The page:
- Horrible Judge of Character: Many of Creon's mistakes come from the time he wastes completely misinterpreting the motives of everyone around him. He doesn't understand that Antigone is appealing to a different law than the one he's upholding, he unjustly accuses the Sentry and then Tiresias of being corrupt, and when Haemon tries to persuade him to think again, he lets himself get into a huge snot about the fact that his own son is daring to question his judgement.
- Hurting Hero: Antigone. See Death Seeker above.
- Idiot Ball:
- All of the tragedy is a result of first Antigone and then Creon deciding that burying Polynices is more important than keeping Antigone alive.
- Creon for not knowing that, generally, flipping off the gods by not burying the dead is a bad idea.
- Ironic Echo: "Afflicting men the worst of ills is lack of judgment." First said by Creon when accusing Tiresias the seer of corruption, later said by the Messenger when Creon realizes that his hubris led to his son committing suicide.
- Kissing Cousins: Antigone and Haemon.
- Worryingly they are more closely related than ordinary first cousins, as Antigone is related to Creon through both her parents.
- My God, What Have I Done?: Creon at the end.
- Never Hurt an Innocent: Creon stubbornly insists on carrying out his threats towards Antigone even when it's clear that this will do more harm than good, but relents from punishing Ismene when he realizes she hasn't done anything illegal.
- Not Blood Siblings: Antigone is not only Haemon's cousin, but also his foster sister, since Creon raised Antigone, Ismene, Polynices, and Eteocles as his children after Oedipus left Thebes.
- Prophecies Are Always Right: We don't know how the neighbouring cities feel about Thebes by the end of the play, but just about everything else happened as predicted.
- Punch Clock Villain: The Sentry serves an antagonistic role in arresting Antigone for trying to bury her brother. However, he is clearly doing this under Creon's orders, and after the first attempt Creon threatens to have him executed if he cannot find the one responsible.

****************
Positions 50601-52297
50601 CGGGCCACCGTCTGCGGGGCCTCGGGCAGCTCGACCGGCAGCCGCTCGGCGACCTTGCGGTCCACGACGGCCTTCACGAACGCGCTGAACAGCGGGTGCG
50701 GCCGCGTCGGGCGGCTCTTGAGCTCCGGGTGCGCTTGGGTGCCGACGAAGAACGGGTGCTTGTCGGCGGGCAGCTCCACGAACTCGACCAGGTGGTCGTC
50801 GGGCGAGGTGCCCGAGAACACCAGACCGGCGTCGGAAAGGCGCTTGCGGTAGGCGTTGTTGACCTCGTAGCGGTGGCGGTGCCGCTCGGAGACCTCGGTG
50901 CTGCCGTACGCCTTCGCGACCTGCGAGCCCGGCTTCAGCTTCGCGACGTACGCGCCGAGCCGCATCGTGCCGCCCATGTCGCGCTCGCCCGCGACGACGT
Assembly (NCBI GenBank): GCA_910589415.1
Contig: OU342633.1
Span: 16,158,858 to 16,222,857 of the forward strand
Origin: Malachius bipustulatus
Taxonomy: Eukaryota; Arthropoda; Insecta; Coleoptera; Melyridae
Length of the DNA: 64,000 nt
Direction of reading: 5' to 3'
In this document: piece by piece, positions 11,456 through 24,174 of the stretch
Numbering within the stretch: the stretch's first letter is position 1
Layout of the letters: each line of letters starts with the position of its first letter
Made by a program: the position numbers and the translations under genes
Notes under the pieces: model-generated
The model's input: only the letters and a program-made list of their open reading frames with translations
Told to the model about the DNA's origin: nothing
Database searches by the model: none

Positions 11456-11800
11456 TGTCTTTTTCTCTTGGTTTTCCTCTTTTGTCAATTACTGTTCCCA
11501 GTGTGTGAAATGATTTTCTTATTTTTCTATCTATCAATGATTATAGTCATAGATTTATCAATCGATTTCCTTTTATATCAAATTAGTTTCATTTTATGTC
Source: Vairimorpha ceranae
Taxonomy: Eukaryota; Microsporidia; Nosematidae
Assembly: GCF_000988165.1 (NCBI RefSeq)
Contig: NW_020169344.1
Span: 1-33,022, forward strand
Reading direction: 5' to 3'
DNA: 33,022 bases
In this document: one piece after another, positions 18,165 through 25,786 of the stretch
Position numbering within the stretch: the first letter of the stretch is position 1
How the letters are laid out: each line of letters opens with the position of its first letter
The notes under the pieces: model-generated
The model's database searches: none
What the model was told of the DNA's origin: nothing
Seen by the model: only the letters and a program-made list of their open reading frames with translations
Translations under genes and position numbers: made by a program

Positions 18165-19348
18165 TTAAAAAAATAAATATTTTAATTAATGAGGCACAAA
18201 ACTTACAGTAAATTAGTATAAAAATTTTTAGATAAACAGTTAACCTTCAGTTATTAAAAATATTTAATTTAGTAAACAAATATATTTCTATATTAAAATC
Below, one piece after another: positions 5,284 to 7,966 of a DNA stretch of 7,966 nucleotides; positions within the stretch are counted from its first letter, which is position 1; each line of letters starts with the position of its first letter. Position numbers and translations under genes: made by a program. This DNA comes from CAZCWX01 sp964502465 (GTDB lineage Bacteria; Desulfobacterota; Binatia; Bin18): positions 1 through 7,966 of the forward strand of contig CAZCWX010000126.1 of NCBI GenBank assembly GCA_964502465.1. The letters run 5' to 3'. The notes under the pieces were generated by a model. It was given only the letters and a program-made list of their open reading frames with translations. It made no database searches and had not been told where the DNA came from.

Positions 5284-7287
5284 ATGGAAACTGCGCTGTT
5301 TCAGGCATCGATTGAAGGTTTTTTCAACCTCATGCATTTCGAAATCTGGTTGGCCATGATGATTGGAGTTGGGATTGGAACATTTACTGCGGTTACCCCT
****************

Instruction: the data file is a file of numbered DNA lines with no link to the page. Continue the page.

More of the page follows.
- Punished for Sympathy: Antigone's brother Polynices dies an enemy of the state, and Creon commands that Polynices' body shall not be buried. Antigone gives him a proper burial anyway, so she is sentenced to be locked in a tomb.
- Sealed Room in the Middle of Nowhere
- Secondhand Storytelling: Per the standards of the day, all the suicides happen off-screen to be related by messengers for the audience.
- Shoot the Messenger: Creon threatens to have the Sentry executed after they bring him news that there has been an attempt to bury the body, saying the guards must have been responsible. The Sentry was worried this would happen, delaying the journey, and the guards chose him by lot.
- Star-Crossed Lovers: Antigone and Haemon
- Tag Team Suicide
- Together in Death: Antigone and Haemon at the end.
- Tragic Hero: Both Creon and Ismene are bound by their devotion to the law; Antigone is compelled to give her brother a proper burial, while Creon's responsibility as king is to stop her.
- Trilogy Creep: Originally this was the fourth Theban play. The Progeny, alas, only survives in fragments.
- Villain Protagonist: Creon. Antigone may be the titular character and she's undoubtedly more heroic than Creon, but he's the real protagonist because she goes to her death still believing that she's done the right thing, whereas his actions bring about his utter ruin and, by the end, he's all too aware of it.
- Well-Intentioned Extremist: Creon.
- You Can't Fight Fate: Because Oedipus did... well... what Oedipus did, their entire family is cursed. Excluding Ismene, for some reason.
The Anouilh play contains examples of:
- Anachronism Stew: The 1944 version, although it's meant to fit in any place and time, mentions cigarettes, long trousers, jackets, movies, guns, sports cars, nightclubs, gangsters and evening clothes.
- Fatal Flaw: Antigone's complete unwillingness to bend even in the face of reason.
- Greek Chorus: The Chorus in this version is unique in that it is not the "voice of the elders of the city" as it would have been (and was) in the original play, but is instead something like a meta narrator who points out the inherent flaws and hypocrisy of the characters within the play
- Tomboy: Antigone in this version of the play in contrast with her sister who is the traditional "feminine" character.
- You Can't Fight Fate: Antigone is insistent throughout the play that this is the real reason she fights so hard to die, because both she and Creon have "roles" to play.